Why Unpaid Factory Workers Are Placing Notes Inside Zara Garments

Photo: Wikimedia Commons

Zara is a beloved source of affordable fashion, but the Spanish company has also developed a reputation for supporting unethical labor practices, and now, customers in Turkey are finding mysterious tags inside their clothes that read: “I made this item you are going to buy, but I didn’t get paid for it.”

They have been placed inside the garments by Turkish employees of Bravo Textil, a third-party manufacturer, which shut down last year without paying workers for as much as three months of labor. Bravo also manufactured clothing for Mango and Next, a British fast-fashion retailer, before shuttering literally overnight, leaving employees without severance or compensation for their work.

A petition by ex-Bravo employees has garnered over 20,000 signatures on Change.org, stating:  “We have all laboured for Zara/Inditex, Next, and Mango for years. We made these brands’ products with our own hands, earning huge profits for them. We demand now that these brands give us the basic respect to compensate us for our labour. We demand no more than our basic rights! We call on the international community to support our struggle, sign and share to support our campaign!”

Zara’s parent company, Inditex, told the Independent: “Inditex has met all of its contractual obligations to Bravo Textil and is currently working on a proposal with the local IndustriALL affiliate, Mango and Next to establish a hardship fund for the workers affected by the fraudulent disappearance of the Bravo factory’s owner. This hardship fund would cover unpaid wages, notice indemnity, unused vacation and severance payments of workers that were employed at the time of the sudden shutdown of their factory in July 2016. We are committed to finding a swift solution for all of those impacted.”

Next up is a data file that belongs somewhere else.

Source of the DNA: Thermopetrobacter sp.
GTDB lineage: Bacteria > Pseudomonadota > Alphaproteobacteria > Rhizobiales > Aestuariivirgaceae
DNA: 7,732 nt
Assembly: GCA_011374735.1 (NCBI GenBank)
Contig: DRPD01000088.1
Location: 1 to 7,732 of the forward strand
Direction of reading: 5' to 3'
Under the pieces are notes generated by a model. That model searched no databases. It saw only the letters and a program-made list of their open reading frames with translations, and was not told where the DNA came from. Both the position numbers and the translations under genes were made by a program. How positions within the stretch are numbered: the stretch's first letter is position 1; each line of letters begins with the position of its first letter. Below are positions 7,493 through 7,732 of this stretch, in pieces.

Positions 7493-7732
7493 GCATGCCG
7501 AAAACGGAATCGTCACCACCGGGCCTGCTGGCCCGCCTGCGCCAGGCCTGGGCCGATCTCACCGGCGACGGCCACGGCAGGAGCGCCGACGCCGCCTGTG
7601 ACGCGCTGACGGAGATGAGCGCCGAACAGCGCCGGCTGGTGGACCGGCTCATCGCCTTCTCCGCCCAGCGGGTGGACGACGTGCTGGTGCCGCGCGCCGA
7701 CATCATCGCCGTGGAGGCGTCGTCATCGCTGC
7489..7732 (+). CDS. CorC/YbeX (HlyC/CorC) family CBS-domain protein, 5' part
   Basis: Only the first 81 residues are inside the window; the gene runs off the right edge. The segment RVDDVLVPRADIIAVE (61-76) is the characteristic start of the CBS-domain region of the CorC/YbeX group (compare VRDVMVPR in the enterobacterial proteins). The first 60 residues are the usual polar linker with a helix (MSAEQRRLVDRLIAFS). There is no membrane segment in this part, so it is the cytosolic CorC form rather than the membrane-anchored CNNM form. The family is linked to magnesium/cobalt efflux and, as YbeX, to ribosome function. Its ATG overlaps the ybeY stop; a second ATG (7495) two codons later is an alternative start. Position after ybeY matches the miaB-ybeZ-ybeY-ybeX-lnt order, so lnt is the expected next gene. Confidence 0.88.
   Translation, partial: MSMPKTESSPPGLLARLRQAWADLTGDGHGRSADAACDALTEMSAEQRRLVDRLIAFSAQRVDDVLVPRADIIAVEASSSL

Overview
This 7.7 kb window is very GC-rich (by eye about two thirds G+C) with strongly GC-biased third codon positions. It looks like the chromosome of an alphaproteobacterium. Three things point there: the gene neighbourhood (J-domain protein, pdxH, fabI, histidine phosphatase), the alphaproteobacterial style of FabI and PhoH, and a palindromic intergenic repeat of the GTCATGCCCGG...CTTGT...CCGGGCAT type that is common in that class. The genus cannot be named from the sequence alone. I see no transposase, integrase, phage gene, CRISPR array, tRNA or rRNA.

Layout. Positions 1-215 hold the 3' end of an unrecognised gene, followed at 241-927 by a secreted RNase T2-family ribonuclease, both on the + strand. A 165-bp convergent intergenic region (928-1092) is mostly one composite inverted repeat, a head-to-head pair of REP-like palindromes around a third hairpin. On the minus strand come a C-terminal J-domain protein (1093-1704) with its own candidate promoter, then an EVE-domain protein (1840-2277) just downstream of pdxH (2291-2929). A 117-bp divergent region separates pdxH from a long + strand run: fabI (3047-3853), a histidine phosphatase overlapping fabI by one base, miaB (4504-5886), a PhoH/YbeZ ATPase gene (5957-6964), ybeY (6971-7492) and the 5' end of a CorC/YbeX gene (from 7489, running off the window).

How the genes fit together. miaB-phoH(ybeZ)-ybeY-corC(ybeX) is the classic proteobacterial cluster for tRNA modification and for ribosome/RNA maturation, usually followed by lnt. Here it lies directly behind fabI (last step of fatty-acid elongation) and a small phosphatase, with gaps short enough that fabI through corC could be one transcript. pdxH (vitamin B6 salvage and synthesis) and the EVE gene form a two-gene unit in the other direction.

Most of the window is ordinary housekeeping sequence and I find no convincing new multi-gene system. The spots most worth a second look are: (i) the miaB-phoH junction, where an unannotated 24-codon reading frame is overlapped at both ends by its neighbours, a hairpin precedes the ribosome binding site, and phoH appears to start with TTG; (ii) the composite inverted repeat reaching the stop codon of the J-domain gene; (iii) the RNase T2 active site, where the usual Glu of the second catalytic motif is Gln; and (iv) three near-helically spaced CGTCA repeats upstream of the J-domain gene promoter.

It’s far from the first time the fast fashion giant has found itself in hot water. From a rat sewn into a dress to allegations of intellectual property violations by artists and young designers, Zara is seen by many as an ethically bankrupt company concerned only with their bottom line. According to Racked, Zara pulls in $69.8 million in annuals sales, with over 2,200 stores worldwide. Amancio Ortega, who owns Inditex, recently knocked out Bill Gates as the richest person in the world.

And yet, the company has been sued and investigated multiple times for poor working conditions, accused of child and slave labor and of using Syrian refugees as young as fifteen in factories.

“Brands are principal employers,” Bego Demir, a spokesperson for the Clean Clothes Campaign Turkey, which advocates for the rights of factory workers, told The Fashion Law. “They have proven time and again that they control every aspect of their orders to their suppliers. Therefore, it is clear that it is in their power to make sure that all workers who produce their apparel receive their monthly wages and are working in safe conditions, and morally they must do so.”

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